Wednesday, 16 January 2019

Ceisteanna (90)

Richard Boyd Barrett


90. Deputy Richard Boyd Barrett asked the Minister for Culture, Heritage and the Gaeltacht her plans to ensure that future public funding for the film industry will be strictly conditional on the provision of quality employment and training, full compliance with employment legislation and participation in the film industry stakeholder forum proposed by the Oireachtas Joint Committee on Culture, Heritage and the Gaeltacht report on the film industry; and if she will make a statement on the matter. [1771/19]

Amharc ar fhreagra

Freagraí scríofa (Ceist ar Culture)

Under the Creative Ireland Programme, the Government launched the Audiovisual Action Plan in June 2018. The Plan is a long-term, industry-wide strategy to enable Ireland to become a global hub for the production of Film, TV drama and animation. The Audiovisual Action Plan is underpinned by significant research and extensive consultation with stakeholders across the industry. Research was undertaken into the economic impact of the Audio-Visual Industry in Ireland and into training and skills development in the industry. The Action Plan places strong emphasis on actions relating to both training and the Section 481 tax relief.

At the same time, the Government established an Audiovisual High Level Steering Group to implement the Audiovisual Action Plan. The Steering Group provides for a whole-of-Government approach to the audiovisual industry with representatives from all Government Departments and State Agencies that have an involvement with the audiovisual industry.

As with every industry, the Irish film industry must observe employment law. In addition, everyone in the industry is entitled to a workplace which is dignified and free from bullying, harassment and intimidation of any kind. Screen Ireland is pro-active in this area and in recent years has provided a series of seminars on topics related to dignity in the workplace.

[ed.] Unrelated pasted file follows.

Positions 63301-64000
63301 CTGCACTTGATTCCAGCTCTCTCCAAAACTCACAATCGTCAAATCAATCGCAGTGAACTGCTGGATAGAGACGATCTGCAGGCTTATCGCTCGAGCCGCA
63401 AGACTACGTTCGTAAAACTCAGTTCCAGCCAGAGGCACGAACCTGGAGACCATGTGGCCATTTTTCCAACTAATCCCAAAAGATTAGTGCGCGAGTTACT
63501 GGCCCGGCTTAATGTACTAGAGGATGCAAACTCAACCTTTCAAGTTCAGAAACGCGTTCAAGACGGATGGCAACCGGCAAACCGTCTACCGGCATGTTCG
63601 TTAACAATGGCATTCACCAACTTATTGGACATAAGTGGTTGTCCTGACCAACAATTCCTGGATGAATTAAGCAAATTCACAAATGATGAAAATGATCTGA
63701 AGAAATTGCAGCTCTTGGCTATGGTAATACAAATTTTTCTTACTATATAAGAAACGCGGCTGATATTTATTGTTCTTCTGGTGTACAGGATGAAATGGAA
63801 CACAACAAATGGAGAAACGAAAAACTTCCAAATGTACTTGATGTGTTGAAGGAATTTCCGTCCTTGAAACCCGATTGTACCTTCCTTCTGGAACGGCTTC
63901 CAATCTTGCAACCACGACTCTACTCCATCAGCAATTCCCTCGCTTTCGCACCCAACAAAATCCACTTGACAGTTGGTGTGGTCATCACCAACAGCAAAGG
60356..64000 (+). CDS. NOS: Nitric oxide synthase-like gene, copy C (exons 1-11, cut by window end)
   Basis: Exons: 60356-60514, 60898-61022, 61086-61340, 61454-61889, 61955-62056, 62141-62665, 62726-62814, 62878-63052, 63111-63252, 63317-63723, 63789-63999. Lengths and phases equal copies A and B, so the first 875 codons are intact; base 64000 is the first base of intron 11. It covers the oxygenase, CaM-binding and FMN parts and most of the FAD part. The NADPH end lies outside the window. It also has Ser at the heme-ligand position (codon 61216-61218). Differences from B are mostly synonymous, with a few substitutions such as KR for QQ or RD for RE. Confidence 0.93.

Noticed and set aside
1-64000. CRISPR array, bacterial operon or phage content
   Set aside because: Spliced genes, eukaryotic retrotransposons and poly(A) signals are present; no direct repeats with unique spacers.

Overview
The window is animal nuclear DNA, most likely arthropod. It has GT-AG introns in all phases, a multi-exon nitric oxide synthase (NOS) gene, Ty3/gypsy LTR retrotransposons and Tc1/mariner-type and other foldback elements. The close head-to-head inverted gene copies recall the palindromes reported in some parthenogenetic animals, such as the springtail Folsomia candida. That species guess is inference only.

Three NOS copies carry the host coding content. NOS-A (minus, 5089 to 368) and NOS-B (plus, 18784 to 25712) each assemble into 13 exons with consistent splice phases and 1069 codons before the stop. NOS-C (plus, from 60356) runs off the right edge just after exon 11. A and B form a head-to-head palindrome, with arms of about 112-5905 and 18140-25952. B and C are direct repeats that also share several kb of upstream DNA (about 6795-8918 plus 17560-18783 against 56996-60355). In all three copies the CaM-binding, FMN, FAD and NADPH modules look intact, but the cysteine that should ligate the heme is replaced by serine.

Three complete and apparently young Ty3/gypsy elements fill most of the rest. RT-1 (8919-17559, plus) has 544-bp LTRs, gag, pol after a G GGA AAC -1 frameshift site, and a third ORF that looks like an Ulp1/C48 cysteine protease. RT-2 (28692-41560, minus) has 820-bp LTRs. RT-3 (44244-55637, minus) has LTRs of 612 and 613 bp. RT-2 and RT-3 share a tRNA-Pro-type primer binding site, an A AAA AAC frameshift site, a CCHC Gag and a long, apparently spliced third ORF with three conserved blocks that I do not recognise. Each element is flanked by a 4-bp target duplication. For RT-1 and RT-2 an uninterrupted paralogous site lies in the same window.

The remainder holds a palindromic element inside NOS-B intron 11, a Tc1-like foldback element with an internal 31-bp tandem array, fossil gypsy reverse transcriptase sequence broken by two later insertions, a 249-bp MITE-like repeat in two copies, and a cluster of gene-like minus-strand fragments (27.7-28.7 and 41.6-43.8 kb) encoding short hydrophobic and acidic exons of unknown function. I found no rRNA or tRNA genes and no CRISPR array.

The Employment Miscellaneous Provisions Act 2018 was enacted in December. This legislation introduces important new protections for workers in sectors where employment terms are perceived to be becoming more precarious.

In July 2018, the Joint Oireachtas Committee on Culture, Heritage and the Gaeltacht published a Report on the Development and Working Conditions in the Irish Film Industry. One of its recommendations is the organisation, by Screen Ireland, of a Film Forum, with an independent Chair, which would allow all stakeholders within the sector to meet and work together to develop mutually beneficial solutions for the industry. I have met with Screen Ireland on arrangements to hold an Forum that can focus on issues around employment and dignity at work.

Screen Ireland has been endeavouring to organise the Forum and had drawn up a list of all stakeholders to invite to the Forum. These include representatives of workers in the industry including:-

- The Irish Congress of Trade Unions (ICTU)


- Irish Film Workers Association (IFWA)

- GMBh Trade Union

- Screen Guilds of Ireland

The emergence of disputes between stakeholders have, however, impeded progress on the Forum. I understand that following the transmission of an RTÉ Prime Time programme on the film industry, ICTU and SIPTU stated that they would not attend a Forum to which the IFWA is invited, and that the Screen Guilds of Ireland have given a similar response. Based on the ICTU position, Screen Producers Ireland also indicated that it would not attend.

Screen Ireland has now written to the Chair of the Joint Oireachtas Committee requesting a meeting and also requesting that the Chair meet with ICTU, SIPTU, Screen Producers Ireland and the Screen Guilds of Ireland.

Meanwhile my Department continues to work with the Audiovisual High Level Steering Group to address issues in the audiovisual industry, and to support the industry and to the people who work in it.